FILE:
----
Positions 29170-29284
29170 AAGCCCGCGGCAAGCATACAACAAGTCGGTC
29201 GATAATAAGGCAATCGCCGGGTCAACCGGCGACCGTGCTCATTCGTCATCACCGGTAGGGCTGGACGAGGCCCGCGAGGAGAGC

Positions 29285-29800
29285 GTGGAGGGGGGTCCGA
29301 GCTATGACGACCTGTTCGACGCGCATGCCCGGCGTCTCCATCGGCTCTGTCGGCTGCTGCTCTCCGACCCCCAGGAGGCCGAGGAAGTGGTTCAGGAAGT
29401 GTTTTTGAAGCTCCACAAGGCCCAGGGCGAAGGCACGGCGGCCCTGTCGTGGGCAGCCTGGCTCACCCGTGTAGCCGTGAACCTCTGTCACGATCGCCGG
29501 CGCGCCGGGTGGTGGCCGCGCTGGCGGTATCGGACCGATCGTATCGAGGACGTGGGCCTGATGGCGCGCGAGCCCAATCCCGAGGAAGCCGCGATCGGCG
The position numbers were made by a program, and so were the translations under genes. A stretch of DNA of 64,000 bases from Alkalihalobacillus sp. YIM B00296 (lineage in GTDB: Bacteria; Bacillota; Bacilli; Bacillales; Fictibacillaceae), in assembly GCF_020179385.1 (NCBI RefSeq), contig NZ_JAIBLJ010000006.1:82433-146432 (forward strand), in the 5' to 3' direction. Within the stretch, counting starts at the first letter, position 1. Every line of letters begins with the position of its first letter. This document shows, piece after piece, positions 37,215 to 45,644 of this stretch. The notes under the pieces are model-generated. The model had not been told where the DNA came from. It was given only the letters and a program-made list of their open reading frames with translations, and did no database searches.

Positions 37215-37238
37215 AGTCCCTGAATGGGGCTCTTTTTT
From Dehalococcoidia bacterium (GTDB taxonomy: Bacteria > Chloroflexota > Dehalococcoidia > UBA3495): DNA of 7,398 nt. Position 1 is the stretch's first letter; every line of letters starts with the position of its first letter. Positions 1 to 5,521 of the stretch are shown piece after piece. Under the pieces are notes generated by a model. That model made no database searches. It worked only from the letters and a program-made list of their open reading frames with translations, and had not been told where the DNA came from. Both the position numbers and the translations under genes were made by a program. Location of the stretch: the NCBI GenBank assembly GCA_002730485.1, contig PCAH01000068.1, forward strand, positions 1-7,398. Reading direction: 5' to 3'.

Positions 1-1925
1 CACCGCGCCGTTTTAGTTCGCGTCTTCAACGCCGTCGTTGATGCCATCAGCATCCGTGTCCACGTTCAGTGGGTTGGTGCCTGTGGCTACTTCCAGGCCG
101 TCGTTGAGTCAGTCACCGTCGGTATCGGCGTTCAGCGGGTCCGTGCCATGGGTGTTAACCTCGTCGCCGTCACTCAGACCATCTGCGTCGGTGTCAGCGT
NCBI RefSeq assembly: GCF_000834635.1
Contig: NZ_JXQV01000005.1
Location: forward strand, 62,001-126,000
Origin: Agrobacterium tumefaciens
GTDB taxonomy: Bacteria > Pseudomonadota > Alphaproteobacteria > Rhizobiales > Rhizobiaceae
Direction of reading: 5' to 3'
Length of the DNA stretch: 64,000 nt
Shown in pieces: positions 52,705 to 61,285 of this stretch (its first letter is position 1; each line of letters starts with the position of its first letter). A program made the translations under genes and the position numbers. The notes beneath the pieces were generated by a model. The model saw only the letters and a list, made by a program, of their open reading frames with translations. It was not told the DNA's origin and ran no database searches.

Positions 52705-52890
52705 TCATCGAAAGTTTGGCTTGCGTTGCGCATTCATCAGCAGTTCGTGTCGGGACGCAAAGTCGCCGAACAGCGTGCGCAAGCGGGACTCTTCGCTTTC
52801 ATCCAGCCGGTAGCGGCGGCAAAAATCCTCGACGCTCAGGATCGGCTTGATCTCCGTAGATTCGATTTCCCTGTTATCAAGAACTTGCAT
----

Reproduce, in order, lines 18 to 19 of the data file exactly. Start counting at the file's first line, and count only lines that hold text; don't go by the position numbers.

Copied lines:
Location: forward strand, 62,001-126,000
Origin: Agrobacterium tumefaciens